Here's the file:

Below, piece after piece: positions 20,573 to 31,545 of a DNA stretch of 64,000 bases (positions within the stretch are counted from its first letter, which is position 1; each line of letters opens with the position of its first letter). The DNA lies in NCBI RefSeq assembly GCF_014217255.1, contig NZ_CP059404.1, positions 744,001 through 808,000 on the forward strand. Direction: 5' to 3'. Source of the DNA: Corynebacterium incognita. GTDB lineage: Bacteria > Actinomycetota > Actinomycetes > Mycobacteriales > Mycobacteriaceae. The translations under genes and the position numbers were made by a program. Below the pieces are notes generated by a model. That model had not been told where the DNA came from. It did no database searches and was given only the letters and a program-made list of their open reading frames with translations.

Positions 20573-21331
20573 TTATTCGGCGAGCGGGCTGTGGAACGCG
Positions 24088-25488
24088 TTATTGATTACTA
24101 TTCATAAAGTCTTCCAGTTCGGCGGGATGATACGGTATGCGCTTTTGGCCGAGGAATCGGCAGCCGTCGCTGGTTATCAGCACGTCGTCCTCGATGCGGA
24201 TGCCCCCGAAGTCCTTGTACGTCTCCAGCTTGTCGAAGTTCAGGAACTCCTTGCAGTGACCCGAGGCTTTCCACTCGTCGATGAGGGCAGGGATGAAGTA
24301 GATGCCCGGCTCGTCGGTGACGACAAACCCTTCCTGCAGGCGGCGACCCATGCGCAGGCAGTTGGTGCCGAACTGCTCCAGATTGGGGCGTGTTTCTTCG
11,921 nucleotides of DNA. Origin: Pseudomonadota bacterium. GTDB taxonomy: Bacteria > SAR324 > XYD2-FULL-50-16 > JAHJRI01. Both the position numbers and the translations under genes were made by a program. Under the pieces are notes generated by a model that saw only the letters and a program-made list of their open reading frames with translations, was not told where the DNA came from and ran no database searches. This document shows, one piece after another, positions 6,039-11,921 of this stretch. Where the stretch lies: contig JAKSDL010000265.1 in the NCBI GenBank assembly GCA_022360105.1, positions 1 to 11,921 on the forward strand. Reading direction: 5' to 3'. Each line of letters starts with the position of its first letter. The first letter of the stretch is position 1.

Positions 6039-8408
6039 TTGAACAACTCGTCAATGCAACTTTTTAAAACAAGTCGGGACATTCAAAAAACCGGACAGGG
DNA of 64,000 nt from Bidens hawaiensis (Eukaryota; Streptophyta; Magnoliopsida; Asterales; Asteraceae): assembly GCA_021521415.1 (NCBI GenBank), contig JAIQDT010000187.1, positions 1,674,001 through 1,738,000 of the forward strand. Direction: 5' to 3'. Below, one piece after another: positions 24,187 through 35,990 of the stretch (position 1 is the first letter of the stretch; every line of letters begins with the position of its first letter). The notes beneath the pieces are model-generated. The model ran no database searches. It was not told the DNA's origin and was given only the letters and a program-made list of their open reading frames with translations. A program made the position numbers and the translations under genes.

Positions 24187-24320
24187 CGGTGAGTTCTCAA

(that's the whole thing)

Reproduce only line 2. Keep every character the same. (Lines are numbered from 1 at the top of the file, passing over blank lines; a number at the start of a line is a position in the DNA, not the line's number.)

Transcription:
Positions 20573-21331